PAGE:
President Obama addressed the nation this evening regarding striking Syria for its use of chemical weapons on August 21. On the face of it, it is a good speech. And, then, in the silence that follows, you think it over and may find yourself asking, “What did he just say?” It helps to read the text, because you can go back a paragraph or two when he contradicts himself, changes direction, and then trails off.
Personally, my reaction to Russian President Putin’s sponsorship of U.S. Secretary of State John Kerry’s off the cuff retort to a reporter’s question, “Is there any alternative to bombing Syria?” and his response, “Well, Syria could give up its chemical weapons,” or words to this effect (I know Bryan Suits came up with that on Saturday) was “Bottom line, who cares who came up with it? If Syria surrenders its chemical weapons and if they are destroyed, then the objective has been met.” Others are not so sanguine.
I listened for hours today on how this might be the Munich Moment or how Russia will become ascendent in the Middle East and we’ve just lost our standing or that it will take six months or longer to accomplish. And, what did Russia stand to gain from this, since they had done everything to block us at the United Nations? Well, Syria is a major client of Russia and Syria agreed to allow Russia access to a Mediterranean port, and the unholy joy Putin might take from being seen to have saved Obama’s bacon or chestnuts in the fires of a possible No vote by the Congress.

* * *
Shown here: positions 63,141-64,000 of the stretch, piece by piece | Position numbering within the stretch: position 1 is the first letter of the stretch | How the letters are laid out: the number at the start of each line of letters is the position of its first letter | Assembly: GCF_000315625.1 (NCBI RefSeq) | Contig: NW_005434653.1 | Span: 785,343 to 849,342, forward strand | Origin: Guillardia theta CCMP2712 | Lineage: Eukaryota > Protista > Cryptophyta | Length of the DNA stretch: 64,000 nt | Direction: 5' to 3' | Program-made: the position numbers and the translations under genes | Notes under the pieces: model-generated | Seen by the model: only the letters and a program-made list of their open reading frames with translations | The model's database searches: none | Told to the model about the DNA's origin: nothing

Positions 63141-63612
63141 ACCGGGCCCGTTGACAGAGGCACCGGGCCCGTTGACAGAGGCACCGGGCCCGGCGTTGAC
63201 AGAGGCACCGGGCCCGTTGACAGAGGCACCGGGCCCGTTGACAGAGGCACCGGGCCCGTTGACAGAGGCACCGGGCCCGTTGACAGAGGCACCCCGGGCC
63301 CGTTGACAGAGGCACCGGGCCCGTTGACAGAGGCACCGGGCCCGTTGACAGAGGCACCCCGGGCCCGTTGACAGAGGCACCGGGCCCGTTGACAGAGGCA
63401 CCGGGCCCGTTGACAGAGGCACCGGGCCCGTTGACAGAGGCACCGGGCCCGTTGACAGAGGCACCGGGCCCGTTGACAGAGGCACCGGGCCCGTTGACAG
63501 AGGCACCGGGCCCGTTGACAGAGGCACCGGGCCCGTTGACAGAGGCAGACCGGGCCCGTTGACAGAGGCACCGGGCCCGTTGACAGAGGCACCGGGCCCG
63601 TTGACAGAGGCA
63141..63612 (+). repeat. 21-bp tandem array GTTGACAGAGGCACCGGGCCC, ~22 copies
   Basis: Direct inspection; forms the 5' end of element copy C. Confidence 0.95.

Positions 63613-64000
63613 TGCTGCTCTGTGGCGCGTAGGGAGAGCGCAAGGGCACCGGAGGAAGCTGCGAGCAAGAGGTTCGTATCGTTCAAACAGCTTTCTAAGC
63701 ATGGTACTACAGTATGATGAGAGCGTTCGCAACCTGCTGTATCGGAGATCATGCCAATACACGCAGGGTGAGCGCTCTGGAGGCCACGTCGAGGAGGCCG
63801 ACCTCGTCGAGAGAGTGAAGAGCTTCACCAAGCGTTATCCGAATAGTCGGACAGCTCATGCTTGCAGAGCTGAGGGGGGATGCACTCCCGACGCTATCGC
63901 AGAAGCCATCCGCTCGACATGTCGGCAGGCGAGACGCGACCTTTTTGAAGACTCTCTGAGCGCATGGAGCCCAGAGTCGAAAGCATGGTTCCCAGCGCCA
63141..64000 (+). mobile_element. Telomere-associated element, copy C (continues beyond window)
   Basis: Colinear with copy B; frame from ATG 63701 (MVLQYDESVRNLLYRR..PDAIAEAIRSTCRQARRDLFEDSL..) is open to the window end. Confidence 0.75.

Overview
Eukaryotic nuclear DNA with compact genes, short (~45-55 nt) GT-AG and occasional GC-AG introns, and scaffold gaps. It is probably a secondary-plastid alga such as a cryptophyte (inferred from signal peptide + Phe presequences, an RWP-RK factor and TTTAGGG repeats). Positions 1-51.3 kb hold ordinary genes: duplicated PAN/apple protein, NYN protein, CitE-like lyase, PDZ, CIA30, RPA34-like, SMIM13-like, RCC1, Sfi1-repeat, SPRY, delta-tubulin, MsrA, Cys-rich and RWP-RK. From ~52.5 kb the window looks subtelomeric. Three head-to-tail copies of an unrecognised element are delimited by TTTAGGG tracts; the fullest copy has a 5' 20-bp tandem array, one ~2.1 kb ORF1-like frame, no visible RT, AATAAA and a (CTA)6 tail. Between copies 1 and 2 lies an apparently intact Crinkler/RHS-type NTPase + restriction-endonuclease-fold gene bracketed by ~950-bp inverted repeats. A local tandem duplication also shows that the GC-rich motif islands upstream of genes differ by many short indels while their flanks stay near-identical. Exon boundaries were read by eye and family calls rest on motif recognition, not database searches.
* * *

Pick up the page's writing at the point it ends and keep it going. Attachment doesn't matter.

Now, Obama has called off his request to Congress, he is sending John Kerry to work on the details, and we’ll wait and see. Huh. All valid points.
And, yet, tomorrow is the 12th anniversary of September 11, 2001 and the one year anniversary of Benghazi, which still remains unresolved and unanswered. I think I was more concerned about how this Administration would handle an “unbelievably small strike,” per Secretary of State John Kerry, and a vote to authorize use of force on the anniversary of 9/11 than another pause in Syria’s destruction. Oh, and it wouldn’t hurt to hear the results of the tests taken by the UN inspectors before they left Syria on August 31. How long does analysis of the use of chemical weapons take? What message does Iran hear in all these developments? Anything different than what they’ve been hearing for four and a half years? Not so much.